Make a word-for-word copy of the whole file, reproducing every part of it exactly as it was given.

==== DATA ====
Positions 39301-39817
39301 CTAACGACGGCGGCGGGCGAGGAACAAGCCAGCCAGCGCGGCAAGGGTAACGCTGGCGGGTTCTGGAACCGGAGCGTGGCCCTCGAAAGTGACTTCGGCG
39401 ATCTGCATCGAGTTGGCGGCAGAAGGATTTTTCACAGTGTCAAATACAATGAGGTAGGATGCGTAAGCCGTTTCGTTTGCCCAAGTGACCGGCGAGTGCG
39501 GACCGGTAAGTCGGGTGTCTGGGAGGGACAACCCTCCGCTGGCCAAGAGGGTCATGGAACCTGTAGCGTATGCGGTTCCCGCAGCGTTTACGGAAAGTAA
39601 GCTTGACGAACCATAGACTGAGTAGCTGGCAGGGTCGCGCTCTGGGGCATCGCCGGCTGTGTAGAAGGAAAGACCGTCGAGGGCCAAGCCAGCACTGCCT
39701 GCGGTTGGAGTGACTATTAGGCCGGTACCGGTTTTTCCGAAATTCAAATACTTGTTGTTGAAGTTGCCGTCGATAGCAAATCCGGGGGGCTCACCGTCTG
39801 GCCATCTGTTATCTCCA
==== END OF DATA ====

Positions 39301-39817
39301 CTAACGACGGCGGCGGGCGAGGAACAAGCCAGCCAGCGCGGCAAGGGTAACGCTGGCGGGTTCTGGAACCGGAGCGTGGCCCTCGAAAGTGACTTCGGCG
39401 ATCTGCATCGAGTTGGCGGCAGAAGGATTTTTCACAGTGTCAAATACAATGAGGTAGGATGCGTAAGCCGTTTCGTTTGCCCAAGTGACCGGCGAGTGCG
39501 GACCGGTAAGTCGGGTGTCTGGGAGGGACAACCCTCCGCTGGCCAAGAGGGTCATGGAACCTGTAGCGTATGCGGTTCCCGCAGCGTTTACGGAAAGTAA
39601 GCTTGACGAACCATAGACTGAGTAGCTGGCAGGGTCGCGCTCTGGGGCATCGCCGGCTGTGTAGAAGGAAAGACCGTCGAGGGCCAAGCCAGCACTGCCT
39701 GCGGTTGGAGTGACTATTAGGCCGGTACCGGTTTTTCCGAAATTCAAATACTTGTTGTTGAAGTTGCCGTCGATAGCAAATCCGGGGGGCTCACCGTCTG
39801 GCCATCTGTTATCTCCA